"He wants cake and I want an apple."

Translation:הוא רוצה עוגה ואני רוצה תפוח.

July 1, 2016

This discussion is locked.


I put down הוא רוצֶה עוגה ואני רוצָה תפוח and told it's a typo and both should have been רוצֶה. But the English sentence doesn't indicate gender so it shouldn't have been a typo, right? it should have been another correct solution.

There was no option for me to report it because even with the typo it was marked green as being correct.


Exactly, I agree. In my case I am a woman and it's ok to use the kametz. The text doesn't specify the gender...


2021-07-18 still not fixed


2021-07-18 still an issue.


2021-09-16 still hasn't been fixed. Is there anybody out there?


i came here to post this same exact thing


hu rotzeh ugah ve-ani rotzeh tapúakh


Your comments are much appreciated!


I just had a mulitple choice question where the two correct answers differed only in the placement of the niqquds. I would have thought that you'd use them on all words or none?


I made the first "roeh" - masculine right? -To go with "he", and the 2nd one "roah" the feminine to go with "apple" - as all fruit is feminine am i right? It was marked as green but with a typo and the corrected version used רועה for both. Why? What is the rule here please?


No, not all fruit is feminine. And "apple" תפוח specifically is masculine. And the gender of the verb depends on the gender of the subject - in this case "he" and "I", not the object "cake" and "apple".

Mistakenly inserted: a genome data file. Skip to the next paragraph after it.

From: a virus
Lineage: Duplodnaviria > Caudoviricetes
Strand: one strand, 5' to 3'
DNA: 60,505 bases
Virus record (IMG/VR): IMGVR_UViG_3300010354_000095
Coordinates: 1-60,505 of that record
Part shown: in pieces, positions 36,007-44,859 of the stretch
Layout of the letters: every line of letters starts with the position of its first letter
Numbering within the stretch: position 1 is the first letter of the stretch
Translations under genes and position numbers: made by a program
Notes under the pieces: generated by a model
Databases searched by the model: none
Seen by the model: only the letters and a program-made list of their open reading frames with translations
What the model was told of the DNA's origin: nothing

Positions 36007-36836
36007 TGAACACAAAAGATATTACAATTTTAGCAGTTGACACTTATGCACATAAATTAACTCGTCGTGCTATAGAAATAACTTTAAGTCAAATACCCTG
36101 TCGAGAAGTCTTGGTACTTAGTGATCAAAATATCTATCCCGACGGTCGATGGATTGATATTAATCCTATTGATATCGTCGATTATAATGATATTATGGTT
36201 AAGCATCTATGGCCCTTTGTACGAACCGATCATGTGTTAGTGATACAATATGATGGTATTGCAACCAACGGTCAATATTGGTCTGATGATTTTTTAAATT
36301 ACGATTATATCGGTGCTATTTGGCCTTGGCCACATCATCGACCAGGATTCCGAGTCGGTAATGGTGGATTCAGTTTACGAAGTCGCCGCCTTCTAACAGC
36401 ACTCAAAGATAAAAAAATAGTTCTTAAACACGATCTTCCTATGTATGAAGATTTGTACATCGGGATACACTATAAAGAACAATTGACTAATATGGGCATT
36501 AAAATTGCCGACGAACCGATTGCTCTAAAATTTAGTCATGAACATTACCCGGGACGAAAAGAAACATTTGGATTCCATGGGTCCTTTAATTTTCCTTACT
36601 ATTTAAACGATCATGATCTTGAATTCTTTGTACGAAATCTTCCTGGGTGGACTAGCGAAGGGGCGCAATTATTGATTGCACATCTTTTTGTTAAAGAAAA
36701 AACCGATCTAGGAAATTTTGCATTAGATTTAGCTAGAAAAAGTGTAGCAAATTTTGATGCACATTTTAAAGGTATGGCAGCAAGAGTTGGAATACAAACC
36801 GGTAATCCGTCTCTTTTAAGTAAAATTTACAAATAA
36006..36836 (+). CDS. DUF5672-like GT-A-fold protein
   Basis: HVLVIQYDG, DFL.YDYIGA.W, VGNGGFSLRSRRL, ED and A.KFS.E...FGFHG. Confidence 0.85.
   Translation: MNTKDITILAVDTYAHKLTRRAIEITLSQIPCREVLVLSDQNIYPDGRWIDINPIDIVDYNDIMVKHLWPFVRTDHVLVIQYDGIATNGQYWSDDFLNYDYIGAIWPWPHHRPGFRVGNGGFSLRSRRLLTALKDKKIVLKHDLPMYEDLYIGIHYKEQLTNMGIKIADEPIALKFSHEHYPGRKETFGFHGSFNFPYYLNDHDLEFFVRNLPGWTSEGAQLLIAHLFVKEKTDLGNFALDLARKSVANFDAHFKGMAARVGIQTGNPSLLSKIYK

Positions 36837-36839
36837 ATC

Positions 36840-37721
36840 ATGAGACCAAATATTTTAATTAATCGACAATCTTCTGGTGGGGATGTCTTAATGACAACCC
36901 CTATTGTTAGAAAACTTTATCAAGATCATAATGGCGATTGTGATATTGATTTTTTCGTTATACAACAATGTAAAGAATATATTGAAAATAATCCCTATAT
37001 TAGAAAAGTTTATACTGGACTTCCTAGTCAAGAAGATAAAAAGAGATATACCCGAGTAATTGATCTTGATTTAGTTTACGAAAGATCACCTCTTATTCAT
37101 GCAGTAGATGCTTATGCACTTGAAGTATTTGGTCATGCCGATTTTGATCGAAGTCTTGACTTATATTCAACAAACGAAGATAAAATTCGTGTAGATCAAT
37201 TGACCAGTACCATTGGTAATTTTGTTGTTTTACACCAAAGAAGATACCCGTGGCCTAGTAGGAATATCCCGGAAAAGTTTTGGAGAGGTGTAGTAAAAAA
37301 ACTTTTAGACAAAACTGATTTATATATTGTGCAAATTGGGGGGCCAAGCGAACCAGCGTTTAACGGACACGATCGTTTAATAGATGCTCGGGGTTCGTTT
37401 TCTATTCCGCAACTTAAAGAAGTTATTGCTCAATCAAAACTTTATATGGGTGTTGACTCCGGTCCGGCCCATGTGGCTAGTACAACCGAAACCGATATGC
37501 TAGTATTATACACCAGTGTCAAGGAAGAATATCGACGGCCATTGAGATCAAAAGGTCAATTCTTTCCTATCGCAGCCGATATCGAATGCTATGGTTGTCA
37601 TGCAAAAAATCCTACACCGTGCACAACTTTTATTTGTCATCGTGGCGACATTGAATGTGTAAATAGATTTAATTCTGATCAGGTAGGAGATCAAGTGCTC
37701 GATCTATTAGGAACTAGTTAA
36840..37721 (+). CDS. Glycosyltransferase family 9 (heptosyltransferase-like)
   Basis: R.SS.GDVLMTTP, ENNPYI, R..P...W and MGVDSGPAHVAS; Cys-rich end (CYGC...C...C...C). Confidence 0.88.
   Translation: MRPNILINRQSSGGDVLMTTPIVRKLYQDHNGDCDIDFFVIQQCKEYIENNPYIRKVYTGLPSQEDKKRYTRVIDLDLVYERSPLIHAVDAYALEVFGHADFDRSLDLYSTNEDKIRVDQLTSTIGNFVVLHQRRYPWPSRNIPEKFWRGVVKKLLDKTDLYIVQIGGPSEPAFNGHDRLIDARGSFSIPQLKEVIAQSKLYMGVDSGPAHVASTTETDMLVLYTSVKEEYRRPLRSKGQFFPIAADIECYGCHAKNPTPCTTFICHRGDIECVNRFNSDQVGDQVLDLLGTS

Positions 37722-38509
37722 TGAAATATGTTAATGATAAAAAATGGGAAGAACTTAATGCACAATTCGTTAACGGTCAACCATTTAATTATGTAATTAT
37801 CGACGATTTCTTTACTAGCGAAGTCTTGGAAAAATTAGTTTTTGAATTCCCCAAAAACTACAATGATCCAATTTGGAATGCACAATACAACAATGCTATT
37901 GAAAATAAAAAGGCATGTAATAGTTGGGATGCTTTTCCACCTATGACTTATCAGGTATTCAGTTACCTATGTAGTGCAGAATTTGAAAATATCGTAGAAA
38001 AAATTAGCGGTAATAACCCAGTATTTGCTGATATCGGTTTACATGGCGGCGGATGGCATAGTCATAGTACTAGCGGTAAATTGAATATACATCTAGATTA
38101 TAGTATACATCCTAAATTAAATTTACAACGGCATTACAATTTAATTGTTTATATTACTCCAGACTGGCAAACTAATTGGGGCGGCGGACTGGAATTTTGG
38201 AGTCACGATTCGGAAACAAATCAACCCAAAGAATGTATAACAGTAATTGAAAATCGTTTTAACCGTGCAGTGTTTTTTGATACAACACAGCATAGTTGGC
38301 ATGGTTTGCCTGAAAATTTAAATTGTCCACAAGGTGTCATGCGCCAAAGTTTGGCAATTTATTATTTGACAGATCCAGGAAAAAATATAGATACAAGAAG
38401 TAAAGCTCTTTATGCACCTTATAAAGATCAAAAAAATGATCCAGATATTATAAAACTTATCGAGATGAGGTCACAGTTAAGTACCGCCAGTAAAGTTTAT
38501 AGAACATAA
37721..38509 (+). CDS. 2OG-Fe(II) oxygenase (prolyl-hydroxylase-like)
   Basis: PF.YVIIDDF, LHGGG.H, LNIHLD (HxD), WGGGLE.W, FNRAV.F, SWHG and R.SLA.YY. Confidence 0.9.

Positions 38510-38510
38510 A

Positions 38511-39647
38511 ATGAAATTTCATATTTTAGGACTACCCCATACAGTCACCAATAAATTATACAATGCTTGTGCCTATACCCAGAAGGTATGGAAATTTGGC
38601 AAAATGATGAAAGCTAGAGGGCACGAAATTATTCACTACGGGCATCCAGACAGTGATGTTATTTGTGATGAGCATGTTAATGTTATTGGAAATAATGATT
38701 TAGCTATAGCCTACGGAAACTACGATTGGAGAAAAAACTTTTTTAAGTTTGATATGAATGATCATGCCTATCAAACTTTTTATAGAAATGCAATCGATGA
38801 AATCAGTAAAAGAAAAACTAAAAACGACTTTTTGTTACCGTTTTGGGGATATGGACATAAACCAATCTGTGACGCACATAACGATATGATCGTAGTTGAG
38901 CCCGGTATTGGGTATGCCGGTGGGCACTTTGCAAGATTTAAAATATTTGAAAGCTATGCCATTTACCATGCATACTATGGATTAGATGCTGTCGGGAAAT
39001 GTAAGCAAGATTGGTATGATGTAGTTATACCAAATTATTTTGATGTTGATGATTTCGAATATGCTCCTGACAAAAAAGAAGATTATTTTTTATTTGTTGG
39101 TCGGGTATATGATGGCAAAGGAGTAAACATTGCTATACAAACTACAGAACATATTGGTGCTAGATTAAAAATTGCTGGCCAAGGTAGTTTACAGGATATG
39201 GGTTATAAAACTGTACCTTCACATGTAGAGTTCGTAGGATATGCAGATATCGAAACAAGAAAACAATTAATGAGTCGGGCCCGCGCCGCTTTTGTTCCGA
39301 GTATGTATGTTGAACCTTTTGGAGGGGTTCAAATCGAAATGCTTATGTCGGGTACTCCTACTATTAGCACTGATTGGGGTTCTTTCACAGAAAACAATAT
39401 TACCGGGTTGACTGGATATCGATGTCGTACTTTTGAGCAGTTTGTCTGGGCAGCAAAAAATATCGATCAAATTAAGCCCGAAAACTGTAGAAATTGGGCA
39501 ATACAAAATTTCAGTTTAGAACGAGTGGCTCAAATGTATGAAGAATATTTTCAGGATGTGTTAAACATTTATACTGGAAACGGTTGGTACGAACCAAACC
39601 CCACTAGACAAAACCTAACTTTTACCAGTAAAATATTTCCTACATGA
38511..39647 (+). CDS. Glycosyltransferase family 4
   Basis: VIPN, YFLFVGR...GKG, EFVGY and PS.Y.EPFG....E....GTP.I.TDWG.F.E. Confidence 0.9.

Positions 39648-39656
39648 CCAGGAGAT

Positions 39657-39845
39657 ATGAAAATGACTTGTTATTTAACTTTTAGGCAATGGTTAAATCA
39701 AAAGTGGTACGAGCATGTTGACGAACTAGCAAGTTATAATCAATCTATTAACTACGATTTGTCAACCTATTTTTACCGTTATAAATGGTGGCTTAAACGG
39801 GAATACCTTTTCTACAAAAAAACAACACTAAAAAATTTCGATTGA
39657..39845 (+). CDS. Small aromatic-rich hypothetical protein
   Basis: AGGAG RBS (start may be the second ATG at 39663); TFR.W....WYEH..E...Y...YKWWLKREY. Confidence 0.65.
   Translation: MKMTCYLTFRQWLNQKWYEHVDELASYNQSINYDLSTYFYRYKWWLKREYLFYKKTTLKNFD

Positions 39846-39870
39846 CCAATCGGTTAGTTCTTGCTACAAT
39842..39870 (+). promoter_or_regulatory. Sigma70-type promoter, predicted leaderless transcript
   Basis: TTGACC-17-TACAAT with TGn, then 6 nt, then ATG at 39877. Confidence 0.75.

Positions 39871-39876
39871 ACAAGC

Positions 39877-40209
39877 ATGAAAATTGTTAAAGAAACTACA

There are several mistakes you wrote. I see is that you wrote "roeh" and "roah" which are spelled רואה (which means "sees" not "wants"), and you wrote רועה (which is a shepherd) and you should have written רוצה pronounced either "rotze" or "rotza" depending on the gender of the subject. Also, my question is, how did you "make" the first "roeh"? Did you use nikkud, or what?

So, to sum it up. רוצה is one of those verbs that is spelled the same for both genders, so both of the verbs should be רוצה. The first would be pronounced "rotze", while the other can be either "rotze" or "rotza", based on the gender of the "I".


You aren't making the word 'want' agree with fruit. It goes with whatever gender 'I' is. I made the first verb masculine to agree with 'he' and the 2nd verb feminine because I am female and the didn't specify what they wanted. In written modern Hebrew no vowels are usually used, but I figured they would want us to understand the difference when spoken.


the second word is different


I thought the placement of niqquds were not mandatory


But the vowel pointing affects the gender of the word. Maybe you put a feminine verb with the masculine "he"


When is roah used v when is roeh used


I meant "rotzeh" and "rotzah" in my query above.

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